Figuring out where the book ended and writing the ending were the most difficult parts of this book. About halfway through my second draft, I came up with an idea for an ending that I loved. When I workshopped it, people loved the idea but not the execution. I wrote the ending several more times and felt I finally nailed it, but when my agent read my manuscript she said it didn’t end at the right place and explained why. So I added another chapter, and of course my agent was right, it was a better place to end the story. I read all my reviews, and one reviewer said something to the effect that I couldn’t have written a more perfect last page. After all the time I spent thinking about my ending and rewriting it, reading that review made me really happy.
This is your third novel. How was the process of writing More Than different from or similar to writing your first two novels?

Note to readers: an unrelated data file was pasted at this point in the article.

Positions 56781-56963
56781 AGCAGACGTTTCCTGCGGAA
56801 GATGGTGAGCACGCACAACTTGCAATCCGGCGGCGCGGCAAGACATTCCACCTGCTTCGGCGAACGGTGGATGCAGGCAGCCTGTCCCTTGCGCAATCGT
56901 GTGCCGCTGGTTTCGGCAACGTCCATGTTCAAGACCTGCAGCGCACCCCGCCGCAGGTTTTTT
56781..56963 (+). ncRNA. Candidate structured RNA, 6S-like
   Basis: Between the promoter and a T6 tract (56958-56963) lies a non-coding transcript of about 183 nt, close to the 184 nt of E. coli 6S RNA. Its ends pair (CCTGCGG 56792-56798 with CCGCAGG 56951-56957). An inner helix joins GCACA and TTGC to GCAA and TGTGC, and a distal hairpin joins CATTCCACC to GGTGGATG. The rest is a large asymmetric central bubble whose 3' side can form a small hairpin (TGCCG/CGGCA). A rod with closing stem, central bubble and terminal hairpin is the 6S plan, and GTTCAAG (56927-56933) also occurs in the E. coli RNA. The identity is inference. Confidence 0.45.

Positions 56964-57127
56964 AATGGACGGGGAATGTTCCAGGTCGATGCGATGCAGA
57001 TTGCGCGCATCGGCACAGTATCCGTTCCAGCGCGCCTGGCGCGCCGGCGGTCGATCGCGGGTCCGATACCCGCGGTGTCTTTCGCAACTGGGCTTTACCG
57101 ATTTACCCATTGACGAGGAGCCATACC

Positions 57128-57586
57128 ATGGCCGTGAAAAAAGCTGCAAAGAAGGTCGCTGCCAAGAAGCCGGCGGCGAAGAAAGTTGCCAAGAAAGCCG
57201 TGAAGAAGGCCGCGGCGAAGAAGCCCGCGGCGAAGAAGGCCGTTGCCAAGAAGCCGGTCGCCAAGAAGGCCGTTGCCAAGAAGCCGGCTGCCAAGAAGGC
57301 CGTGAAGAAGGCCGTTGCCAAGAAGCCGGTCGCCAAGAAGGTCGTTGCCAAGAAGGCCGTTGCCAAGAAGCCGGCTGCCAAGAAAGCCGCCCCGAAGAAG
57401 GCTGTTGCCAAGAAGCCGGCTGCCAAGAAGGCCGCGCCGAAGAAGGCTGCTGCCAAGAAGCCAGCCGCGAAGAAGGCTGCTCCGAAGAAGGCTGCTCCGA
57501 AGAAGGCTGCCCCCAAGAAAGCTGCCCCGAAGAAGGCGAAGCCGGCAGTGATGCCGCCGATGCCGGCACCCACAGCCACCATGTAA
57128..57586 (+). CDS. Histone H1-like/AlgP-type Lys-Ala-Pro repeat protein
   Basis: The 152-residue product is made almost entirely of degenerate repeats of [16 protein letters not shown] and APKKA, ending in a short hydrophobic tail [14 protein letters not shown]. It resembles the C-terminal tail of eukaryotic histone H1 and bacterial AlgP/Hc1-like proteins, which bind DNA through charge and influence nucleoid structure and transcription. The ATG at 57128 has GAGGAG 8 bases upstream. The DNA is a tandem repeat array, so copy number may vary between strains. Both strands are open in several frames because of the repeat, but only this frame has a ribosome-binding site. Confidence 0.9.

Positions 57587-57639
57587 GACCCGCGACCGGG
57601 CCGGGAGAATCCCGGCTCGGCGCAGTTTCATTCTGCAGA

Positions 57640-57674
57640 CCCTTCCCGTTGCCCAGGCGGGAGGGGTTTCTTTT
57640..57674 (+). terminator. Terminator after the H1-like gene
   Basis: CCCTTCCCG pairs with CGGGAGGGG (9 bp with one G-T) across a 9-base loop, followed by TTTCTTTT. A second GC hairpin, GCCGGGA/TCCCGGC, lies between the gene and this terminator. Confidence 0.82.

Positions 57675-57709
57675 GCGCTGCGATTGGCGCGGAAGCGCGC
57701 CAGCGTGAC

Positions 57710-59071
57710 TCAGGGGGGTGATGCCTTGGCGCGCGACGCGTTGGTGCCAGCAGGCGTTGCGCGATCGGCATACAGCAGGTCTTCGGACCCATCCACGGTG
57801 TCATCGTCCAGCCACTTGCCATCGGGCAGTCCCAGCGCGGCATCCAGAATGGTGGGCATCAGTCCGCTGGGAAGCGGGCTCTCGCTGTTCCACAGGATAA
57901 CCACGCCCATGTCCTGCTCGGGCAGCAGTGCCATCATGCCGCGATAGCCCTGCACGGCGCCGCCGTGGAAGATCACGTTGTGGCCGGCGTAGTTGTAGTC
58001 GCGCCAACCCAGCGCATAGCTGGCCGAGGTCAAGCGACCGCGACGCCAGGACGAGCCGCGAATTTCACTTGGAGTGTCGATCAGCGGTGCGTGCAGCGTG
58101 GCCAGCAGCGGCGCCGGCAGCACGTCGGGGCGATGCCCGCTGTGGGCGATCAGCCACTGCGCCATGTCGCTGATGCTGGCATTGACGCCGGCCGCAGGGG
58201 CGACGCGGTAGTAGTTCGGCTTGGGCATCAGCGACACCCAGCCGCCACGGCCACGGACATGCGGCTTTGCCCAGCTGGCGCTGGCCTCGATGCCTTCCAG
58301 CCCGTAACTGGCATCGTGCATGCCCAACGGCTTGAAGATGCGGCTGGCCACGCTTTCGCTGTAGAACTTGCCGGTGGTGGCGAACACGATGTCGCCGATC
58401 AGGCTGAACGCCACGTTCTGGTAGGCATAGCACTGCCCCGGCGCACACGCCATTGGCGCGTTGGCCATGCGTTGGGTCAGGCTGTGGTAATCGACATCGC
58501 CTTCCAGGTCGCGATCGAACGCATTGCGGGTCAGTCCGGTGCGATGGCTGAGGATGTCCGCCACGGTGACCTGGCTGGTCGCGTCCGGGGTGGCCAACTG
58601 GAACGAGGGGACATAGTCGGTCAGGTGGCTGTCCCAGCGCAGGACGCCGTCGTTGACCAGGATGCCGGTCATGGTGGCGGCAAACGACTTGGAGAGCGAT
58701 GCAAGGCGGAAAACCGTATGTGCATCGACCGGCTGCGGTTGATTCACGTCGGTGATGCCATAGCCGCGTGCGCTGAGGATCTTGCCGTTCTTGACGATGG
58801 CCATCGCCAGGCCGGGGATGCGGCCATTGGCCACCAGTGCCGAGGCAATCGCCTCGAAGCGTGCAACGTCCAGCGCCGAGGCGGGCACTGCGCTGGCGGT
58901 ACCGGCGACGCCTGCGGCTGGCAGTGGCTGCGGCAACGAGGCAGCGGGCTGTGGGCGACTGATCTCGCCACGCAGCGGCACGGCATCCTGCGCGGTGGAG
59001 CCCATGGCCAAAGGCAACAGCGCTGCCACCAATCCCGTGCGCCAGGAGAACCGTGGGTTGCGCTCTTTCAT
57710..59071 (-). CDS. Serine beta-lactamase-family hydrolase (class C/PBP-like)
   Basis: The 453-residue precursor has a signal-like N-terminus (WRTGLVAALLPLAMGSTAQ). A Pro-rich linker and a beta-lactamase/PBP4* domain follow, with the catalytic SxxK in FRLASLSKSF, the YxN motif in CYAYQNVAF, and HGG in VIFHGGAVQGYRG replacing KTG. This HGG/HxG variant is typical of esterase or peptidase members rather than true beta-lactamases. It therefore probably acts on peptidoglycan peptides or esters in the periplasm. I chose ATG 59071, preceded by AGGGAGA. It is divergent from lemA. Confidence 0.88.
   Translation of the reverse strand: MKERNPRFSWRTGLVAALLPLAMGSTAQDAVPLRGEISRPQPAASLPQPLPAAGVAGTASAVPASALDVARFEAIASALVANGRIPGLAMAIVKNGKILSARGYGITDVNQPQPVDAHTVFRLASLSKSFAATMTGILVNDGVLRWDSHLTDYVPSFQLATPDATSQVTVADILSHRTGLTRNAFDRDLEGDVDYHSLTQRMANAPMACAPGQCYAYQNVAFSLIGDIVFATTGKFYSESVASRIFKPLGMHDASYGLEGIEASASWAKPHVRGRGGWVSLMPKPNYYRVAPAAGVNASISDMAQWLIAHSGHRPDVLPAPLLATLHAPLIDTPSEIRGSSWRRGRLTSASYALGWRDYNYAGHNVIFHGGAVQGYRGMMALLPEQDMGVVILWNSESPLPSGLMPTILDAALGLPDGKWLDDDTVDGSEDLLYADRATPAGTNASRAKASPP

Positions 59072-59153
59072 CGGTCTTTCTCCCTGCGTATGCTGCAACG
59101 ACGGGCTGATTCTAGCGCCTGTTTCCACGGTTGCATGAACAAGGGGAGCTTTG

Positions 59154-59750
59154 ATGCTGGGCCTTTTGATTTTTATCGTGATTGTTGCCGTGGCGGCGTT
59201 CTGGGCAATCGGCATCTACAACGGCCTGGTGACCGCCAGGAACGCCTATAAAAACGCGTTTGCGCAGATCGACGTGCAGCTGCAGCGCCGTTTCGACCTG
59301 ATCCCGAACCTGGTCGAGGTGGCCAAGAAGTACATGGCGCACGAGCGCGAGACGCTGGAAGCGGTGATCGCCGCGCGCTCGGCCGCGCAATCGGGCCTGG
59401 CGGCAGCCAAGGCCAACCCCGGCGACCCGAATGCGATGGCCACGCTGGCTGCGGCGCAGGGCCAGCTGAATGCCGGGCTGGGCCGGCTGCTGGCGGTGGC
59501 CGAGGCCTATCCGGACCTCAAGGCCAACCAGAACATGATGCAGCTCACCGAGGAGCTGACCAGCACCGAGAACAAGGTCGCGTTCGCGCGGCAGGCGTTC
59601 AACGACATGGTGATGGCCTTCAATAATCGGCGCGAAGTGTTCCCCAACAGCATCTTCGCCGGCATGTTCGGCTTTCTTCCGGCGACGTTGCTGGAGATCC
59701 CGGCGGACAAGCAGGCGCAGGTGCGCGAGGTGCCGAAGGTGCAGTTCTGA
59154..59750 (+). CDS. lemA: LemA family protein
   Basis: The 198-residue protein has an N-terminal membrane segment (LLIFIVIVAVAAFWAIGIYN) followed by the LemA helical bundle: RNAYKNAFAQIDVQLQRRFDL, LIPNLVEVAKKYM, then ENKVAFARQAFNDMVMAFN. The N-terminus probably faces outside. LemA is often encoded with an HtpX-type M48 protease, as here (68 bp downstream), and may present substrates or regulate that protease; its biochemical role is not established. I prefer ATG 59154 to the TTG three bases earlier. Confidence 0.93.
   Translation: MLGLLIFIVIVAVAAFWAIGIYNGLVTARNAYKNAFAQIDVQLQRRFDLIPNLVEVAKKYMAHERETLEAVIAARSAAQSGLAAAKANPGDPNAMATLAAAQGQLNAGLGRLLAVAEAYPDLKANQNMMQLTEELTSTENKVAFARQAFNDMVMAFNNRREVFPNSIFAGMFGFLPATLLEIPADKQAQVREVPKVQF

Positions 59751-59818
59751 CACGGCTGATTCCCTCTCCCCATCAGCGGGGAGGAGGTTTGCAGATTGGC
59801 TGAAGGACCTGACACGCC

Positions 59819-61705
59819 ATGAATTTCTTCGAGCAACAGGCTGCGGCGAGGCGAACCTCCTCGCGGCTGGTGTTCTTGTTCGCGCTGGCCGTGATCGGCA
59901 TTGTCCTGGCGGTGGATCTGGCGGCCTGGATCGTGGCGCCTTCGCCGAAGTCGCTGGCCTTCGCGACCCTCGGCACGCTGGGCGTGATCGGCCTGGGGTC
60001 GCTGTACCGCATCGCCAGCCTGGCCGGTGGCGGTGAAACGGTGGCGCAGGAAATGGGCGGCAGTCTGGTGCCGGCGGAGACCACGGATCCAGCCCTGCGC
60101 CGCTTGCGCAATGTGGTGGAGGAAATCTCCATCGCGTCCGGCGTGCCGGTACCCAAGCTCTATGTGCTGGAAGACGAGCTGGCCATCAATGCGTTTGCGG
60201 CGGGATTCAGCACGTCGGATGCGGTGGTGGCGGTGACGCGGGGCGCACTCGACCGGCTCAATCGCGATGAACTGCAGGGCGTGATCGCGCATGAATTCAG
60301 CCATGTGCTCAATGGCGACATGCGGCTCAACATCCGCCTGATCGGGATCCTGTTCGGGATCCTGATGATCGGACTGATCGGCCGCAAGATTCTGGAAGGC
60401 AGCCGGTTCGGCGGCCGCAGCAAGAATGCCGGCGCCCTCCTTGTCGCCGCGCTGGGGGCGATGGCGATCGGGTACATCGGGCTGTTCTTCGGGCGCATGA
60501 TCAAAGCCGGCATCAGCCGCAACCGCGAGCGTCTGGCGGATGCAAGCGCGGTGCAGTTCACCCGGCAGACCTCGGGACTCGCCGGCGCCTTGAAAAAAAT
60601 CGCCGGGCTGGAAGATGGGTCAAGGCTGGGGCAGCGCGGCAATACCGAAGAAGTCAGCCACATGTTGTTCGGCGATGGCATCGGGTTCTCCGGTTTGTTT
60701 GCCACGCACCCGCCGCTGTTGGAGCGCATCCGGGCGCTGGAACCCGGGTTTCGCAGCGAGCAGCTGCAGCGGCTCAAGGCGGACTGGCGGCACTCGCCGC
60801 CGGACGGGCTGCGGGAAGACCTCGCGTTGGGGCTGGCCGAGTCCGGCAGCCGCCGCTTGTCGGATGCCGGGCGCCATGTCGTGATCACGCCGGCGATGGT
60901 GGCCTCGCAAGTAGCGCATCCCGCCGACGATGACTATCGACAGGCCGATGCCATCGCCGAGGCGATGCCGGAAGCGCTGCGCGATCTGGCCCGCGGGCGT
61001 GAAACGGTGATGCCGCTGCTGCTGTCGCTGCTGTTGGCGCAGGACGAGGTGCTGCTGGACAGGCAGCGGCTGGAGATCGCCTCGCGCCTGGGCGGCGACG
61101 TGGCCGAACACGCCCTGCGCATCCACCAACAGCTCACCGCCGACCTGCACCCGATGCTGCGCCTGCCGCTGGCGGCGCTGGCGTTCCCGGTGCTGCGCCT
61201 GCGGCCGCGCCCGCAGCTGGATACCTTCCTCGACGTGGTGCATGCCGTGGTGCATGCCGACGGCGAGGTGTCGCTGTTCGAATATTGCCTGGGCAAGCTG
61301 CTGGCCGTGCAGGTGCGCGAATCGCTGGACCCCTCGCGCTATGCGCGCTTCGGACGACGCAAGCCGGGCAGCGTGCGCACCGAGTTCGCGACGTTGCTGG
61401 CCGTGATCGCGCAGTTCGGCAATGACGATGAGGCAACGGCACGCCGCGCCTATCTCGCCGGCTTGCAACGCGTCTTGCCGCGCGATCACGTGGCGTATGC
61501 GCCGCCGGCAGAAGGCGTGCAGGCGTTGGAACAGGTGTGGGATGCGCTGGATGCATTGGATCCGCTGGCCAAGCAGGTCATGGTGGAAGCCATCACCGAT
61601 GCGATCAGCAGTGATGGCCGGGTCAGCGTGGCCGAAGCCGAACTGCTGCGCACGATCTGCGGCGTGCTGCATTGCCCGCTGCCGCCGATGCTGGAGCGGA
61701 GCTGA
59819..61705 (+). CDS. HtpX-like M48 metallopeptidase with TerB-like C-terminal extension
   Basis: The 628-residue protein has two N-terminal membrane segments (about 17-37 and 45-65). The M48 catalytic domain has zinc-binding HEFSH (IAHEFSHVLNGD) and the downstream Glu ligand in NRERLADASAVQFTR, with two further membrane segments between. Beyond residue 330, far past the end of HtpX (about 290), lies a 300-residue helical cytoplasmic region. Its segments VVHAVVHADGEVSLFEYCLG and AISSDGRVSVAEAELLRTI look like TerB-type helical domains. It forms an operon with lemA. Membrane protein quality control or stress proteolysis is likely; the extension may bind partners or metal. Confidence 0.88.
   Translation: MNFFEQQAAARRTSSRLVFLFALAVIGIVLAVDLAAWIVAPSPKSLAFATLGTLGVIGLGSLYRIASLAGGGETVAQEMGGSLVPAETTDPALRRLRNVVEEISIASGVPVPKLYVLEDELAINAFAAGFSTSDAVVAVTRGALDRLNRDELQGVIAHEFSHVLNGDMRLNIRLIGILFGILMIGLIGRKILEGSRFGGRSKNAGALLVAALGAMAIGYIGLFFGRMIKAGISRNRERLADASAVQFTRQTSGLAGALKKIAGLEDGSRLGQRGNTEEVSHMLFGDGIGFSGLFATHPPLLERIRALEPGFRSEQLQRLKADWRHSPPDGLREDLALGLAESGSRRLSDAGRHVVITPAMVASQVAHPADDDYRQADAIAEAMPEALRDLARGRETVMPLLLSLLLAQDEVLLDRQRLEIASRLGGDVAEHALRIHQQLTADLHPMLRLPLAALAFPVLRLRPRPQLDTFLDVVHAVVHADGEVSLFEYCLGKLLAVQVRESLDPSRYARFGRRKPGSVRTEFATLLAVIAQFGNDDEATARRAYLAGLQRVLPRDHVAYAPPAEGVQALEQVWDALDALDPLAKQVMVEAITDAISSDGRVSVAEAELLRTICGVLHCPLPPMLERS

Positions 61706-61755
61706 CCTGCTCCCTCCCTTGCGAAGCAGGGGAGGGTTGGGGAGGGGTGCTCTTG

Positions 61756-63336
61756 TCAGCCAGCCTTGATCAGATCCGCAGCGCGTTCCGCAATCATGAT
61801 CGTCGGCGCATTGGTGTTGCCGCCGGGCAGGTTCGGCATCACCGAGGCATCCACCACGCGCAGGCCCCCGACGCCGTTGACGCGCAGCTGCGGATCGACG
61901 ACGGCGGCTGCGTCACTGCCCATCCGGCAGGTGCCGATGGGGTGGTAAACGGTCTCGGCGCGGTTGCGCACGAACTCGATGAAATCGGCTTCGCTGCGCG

I wish I could say I used the same process every time because it would make things easier, but writing each book has been a unique experience. The one thing that’s been consistent for each of my books is my commitment to see it through. There’s always a point somewhere in the middle of the book where the words and ideas stop flowing and I think about moving on to another project. I might even write a chapter or two, but I always go back to what I was working on. I can’t leave something unfinished. I feel I owe it to the characters to see their story through.